4. Spirit: Weekly church attendance, reading from holy books, forgiveness.
This is the other of Burnett’s more controversial claims in the email. But, once again, there is research supporting the claim. From Stanford University anthropologist T.M. Luhrmann writing in The New York Times:
“One of the most striking scientific discoveries about religion in recent years is that going to church weekly is good for you. Religious attendance — at least, religiosity — boosts the immune system and decreases blood pressure. It may add as much as two to three years to your life.”
Continued: “On average, regular church attendees drink less, smoke less, use fewer recreational drugs and are less sexually promiscuous than others.”
5. Relationships: Sacrifice to have a loving marriage. Visit friends, help with their house projects. Honor parents. Bring up children with high moral standards. Associate with those of high moral character.
Burnett gets very specific with types of relationships and emphasizes those that help build strong “moral character.” While finding data to match the specificity of Burnett’s claims, it is well established that strong interpersonal relationships are a vital part of a person’s health and well being. From the Center for Spirituality and Healing at the University of Minnesota:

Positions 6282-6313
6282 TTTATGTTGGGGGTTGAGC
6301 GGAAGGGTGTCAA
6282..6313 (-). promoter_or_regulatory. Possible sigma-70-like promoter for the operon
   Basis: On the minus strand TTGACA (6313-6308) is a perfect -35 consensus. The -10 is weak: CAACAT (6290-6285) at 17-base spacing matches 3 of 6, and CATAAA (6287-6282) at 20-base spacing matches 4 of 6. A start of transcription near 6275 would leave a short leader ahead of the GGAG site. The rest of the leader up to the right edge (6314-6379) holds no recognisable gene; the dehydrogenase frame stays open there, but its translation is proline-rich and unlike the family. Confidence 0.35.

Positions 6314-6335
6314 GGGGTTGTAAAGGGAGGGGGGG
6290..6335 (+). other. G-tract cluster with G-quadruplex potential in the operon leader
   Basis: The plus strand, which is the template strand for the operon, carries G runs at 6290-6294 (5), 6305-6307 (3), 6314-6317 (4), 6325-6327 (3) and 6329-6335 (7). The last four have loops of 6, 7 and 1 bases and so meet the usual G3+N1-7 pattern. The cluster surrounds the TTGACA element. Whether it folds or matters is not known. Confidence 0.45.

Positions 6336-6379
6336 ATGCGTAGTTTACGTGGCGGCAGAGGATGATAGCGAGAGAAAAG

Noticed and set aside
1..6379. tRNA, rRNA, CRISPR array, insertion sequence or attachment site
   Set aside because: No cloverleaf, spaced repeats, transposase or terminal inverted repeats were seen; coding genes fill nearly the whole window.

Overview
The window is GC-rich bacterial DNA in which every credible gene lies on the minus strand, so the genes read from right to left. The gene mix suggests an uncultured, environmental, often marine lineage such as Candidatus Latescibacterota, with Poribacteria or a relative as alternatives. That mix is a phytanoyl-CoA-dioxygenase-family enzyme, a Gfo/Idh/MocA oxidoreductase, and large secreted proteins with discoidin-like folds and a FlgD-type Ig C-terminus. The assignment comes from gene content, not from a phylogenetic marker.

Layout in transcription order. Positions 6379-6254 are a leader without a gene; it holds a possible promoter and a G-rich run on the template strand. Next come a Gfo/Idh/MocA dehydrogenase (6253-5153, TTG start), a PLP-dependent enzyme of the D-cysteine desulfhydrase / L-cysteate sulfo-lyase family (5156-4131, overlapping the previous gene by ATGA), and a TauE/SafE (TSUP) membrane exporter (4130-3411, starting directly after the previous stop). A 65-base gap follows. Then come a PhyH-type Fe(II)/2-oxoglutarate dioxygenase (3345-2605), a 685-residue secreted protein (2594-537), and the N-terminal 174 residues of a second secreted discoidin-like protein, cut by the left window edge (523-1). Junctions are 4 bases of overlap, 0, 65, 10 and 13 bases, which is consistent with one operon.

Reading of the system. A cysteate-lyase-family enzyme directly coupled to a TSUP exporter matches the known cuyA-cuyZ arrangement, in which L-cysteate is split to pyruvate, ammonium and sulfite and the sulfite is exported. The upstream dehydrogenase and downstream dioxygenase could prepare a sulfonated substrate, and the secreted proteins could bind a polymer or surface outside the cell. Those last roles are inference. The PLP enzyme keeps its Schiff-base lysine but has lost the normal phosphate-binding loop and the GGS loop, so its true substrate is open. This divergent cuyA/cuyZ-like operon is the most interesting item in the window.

“Healthy relationships are a vital component of health and wellbeing. There is compelling evidence that strong relationships contribute to a long, healthy, and happy life. Conversely, the health risks from being alone or isolated in one’s life are comparable to the risks associated with cigarette smoking, blood pressure, and obesity.”
6. Work: Obtain life’s necessities by long, hard work. Seek training that increases the value of work.
From the National Institutes of Health:
“A substantial body of empirical research documents the beneficial relationship between employment and mental health.1–5, 12, 13 Studies particularly show strong associations between paid employment and reduced levels of depression, greater life satisfaction and higher self-esteem (see: Aneshensel, et al 14). Graetz found that the case rate for psychological distress was 23 percent lower among those who gained employment relative to their peers who remained unemployed.15 Others have shown that returns to employment can reverse the negative effects of prior unemployment, restoring the level of mental well-being that existed prior to job loss.16–19 In a southeastern Michigan community, Kessler and colleagues found that significant elevations in depression symptoms among the unemployed were largely reversed by re-employment.20″
Burnett’s email itself makes no policy recommendations, rather he is emphasizing that certain behaviors can make people healthier and less likely to be dependent upon the state. Burnett also admits that the six points are not guaranteed to be successful.
“There is no guarantee that this six facet model of life will forestall dementia, depression, or diabetes,” Burnett writes. “But research and a few thousand years of human experience has shown that the odds are greatly reduced. Following it seems prudent.”
“Social spending could be a fraction of what it is presently if this recipe was followed by those at risk (all people!), or those presently in crisis,” he concludes.